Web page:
## Wednesday, September 3, 2014

### Krugman's Missing Model

For years Krugman has been posting asking if anyone has a model of how a country that prints its own money can get into trouble from high government debt and deficit.  Here is one quote, but there are many many others:
I find it quite remarkable that nobody has managed to produce a coherent model to justify the seemingly simple story that anyone, even a country that borrows in its own currency, can suddenly turn into Greece. Again, show me the model!
I have the model he is looking for!   Of course when you print your own money the exact failure mode from too much debt and deficit is a bit different but no less dangerous or bad.

First let me quote Wikipedia about economic models, "In economics, a model is a theoretical construct representing economic processes by a set of variables and a set of logical and/or quantitative relationships between them. The economic model is a simplified framework designed to illustrate complex processes, often but not always using mathematical techniques."  Also, "A model establishes an argumentative framework for applying logic and mathematics that can be independently discussed and tested and that can be applied in various instances."

In my model of hyperinflation there are positive feedback loops.   It is very similar to an avalanche, earthquake, volcano, or forest fire.  Conditions build up that make a chain reaction possible.  It is hard to predict when the chain reaction will start because some small thing triggers the chain reaction.  After starting, the chain reaction happens relatively quickly and with impressive power.   Once started, it is very hard to stop.  Eventually it burns itself out.

There are many different ways to explain the positive feedback loops in hyperinflation.   Different economic theories explain it differently.  There are many good ways to think about hyperinflation.   Here is just one sample from that link:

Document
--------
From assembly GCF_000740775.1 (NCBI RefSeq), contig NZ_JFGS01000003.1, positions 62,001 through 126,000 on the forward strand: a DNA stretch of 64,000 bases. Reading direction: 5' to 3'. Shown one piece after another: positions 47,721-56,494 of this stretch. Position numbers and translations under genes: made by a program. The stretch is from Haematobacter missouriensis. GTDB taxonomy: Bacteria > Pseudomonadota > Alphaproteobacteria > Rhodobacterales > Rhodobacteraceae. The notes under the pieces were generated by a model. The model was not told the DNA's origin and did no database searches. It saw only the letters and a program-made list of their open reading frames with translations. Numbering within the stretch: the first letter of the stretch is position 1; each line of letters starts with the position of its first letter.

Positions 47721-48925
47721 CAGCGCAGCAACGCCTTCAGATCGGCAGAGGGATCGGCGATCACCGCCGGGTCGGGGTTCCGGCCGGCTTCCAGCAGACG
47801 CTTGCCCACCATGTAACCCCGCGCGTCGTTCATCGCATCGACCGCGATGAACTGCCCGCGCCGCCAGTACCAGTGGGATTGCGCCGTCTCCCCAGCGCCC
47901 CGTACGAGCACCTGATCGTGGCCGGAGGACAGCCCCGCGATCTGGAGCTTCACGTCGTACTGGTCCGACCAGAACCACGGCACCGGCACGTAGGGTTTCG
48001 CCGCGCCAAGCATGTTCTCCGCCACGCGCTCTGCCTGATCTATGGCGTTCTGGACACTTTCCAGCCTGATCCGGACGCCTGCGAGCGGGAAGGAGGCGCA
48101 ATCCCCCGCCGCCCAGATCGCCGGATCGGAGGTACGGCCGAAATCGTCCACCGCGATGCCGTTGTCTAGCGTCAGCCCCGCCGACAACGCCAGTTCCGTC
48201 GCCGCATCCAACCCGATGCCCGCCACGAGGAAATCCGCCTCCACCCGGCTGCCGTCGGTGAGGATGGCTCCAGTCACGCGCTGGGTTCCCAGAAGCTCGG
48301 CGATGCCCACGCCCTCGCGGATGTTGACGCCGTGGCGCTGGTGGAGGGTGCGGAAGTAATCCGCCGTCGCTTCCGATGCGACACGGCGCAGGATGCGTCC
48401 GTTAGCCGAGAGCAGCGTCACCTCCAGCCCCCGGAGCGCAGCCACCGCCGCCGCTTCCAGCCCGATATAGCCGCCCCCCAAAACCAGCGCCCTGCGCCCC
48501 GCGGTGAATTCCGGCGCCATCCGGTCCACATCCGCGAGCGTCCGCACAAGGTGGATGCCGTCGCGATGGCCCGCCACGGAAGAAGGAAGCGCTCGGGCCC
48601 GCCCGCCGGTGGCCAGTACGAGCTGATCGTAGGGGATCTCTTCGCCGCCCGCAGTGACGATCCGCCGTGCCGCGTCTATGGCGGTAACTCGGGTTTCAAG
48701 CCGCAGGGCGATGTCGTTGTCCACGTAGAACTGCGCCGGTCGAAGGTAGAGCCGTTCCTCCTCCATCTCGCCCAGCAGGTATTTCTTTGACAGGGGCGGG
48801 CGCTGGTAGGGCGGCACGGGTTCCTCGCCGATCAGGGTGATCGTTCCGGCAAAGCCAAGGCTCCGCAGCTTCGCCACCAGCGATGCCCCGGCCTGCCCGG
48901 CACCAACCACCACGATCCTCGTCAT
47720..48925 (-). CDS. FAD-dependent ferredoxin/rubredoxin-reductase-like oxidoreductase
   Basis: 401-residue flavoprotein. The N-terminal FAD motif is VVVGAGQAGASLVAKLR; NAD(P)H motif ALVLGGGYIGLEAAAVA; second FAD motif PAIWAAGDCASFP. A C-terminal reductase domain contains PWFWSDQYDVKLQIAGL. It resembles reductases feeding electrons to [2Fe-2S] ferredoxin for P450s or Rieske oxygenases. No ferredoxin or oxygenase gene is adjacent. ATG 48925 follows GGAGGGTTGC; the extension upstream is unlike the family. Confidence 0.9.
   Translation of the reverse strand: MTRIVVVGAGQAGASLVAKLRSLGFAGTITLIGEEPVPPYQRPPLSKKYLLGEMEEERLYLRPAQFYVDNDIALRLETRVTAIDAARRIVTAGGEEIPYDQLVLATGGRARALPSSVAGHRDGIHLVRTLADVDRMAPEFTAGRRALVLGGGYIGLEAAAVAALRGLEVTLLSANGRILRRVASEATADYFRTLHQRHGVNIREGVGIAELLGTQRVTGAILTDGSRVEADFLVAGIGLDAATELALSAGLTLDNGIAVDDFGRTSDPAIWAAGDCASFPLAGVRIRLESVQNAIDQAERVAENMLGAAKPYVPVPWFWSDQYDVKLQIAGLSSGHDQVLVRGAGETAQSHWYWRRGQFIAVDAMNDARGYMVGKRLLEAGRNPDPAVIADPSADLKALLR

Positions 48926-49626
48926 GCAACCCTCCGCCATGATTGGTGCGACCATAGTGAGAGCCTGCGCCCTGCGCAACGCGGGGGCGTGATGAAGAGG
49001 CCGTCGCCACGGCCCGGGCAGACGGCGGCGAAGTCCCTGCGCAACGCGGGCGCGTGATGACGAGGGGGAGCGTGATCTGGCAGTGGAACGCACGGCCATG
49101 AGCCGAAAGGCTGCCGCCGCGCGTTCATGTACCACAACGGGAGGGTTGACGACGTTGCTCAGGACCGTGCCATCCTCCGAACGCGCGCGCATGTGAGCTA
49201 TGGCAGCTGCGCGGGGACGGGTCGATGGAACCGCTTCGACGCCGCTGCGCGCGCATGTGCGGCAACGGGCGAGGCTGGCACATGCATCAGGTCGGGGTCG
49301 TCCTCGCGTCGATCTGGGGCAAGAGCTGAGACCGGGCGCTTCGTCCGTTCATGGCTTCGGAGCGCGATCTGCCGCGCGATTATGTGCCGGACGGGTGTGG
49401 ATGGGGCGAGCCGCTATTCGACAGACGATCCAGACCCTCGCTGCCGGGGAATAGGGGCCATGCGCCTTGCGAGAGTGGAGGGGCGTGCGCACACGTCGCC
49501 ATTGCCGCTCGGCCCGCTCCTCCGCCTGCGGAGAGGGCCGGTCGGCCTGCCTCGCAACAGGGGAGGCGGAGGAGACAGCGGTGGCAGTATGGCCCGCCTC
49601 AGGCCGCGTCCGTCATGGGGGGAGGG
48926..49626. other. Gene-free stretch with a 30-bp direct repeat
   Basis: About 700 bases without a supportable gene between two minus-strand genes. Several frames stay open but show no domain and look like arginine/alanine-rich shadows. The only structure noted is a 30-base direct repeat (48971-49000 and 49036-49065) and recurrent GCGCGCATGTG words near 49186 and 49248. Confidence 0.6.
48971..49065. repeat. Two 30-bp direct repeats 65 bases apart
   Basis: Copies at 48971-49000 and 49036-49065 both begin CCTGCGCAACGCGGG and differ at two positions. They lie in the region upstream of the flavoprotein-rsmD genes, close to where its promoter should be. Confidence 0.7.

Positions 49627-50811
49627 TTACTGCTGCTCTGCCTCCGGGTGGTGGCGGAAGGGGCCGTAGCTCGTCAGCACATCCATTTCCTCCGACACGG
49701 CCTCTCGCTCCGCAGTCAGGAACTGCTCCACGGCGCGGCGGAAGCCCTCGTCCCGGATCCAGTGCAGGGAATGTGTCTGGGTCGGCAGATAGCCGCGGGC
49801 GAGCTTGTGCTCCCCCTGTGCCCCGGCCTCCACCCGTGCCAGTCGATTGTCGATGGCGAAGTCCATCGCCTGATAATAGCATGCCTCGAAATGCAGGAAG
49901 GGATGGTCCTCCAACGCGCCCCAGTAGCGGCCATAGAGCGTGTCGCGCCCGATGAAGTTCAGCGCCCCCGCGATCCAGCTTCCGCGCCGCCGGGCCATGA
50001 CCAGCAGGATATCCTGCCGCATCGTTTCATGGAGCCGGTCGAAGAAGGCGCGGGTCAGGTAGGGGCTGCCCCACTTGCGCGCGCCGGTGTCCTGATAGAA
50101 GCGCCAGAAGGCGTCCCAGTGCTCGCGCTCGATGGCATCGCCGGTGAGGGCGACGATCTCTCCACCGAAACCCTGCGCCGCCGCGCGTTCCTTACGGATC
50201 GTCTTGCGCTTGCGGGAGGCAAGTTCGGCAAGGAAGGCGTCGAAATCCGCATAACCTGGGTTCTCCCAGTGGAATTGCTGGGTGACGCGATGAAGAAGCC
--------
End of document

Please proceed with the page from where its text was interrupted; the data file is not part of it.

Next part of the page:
There can be a feedback loop where the more the central bank makes money and buys bonds the less people want to hold bonds, but the less people hold bonds the more the central bank has to monetize so the government has cash to operate.  This results in a flood of new money and inflation.  The inflation causes the velocity of money to go up.  Governments almost always try to fight inflation with price controls.  The resulting shortages make the real GNP go down.   Using the equation of exchange view of hyperinflation, we can see that if the money supply is going up fast, the velocity of money is going up fast, and GNP is going down, that prices will go up very fast.  Hyperinflation is a triple whammy of inflation.  Of course, the more inflation goes up, the more value bonds lose, so the less anyone wants to hold bonds...

I also have an online simulation showing how hyperinflation works.   It shows how hyperinflation emerges mechanically from macroeconomic processes gone wrong.  This shows 5 different feedback loops with reasonable formulas can quickly go from normal inflation to high inflation.   It uses things like "money supply", "inflation rate", "velocity of money", "interest rate", "GNP", etc.   I think my model is closer to the reality of hyperinflation than any other I have seen.  All the details of the model are well specified so that the computer can run the simulation.   Anyone can easily change the inputs or even the formulas and see how it would change the results.   They are invited to publish their version of the formulas for further argument/discussion.   It is a good model for learning and thinking about how inflation spirals out of control in a country that can print its own money.  This is the model Krugman has been searching for.

I have been unsuccessful in contacting Krugman.  If you know how to contact him, please let him know I have the model he is looking for.

1. I got a \$5 donation via bitcoin today (my first) and that inspired me to write the above. Thanks for the donation!

2. I'm on a quest to find out the biggest historical debt to GDP number that didn't lead to hyperinflation. Right now I've found UK in 1947 at about 240%. If you or anyone of the readers of this blog could find an even bigger number I would be very interested to know! /Thanks Dan

3. The only other one I know that has gotten that large is Japan and I think it is too early to claim that does not lead to hyperinflation. After a big war is over you can cut the military and balance the budget. I really don't expect Japan to be able to balance their budget.

Smaller countries don't get to these levels before things spiral out of control. I don't think any other big country got over this level. So my guess is you have found the winner.

4. Vincent, Nick Rowe has done a series of posts on inflation recently (tailor made for your comments):

1. Thanks. I commented:

2. I'll take a look, but Nick might not: I put them in reverse chronological order, with the newest one at the top. He has a tendency to ignore comments on "stale" posts.

3. ... also in terms of your comment, it looks like it should be for Nick's most recent.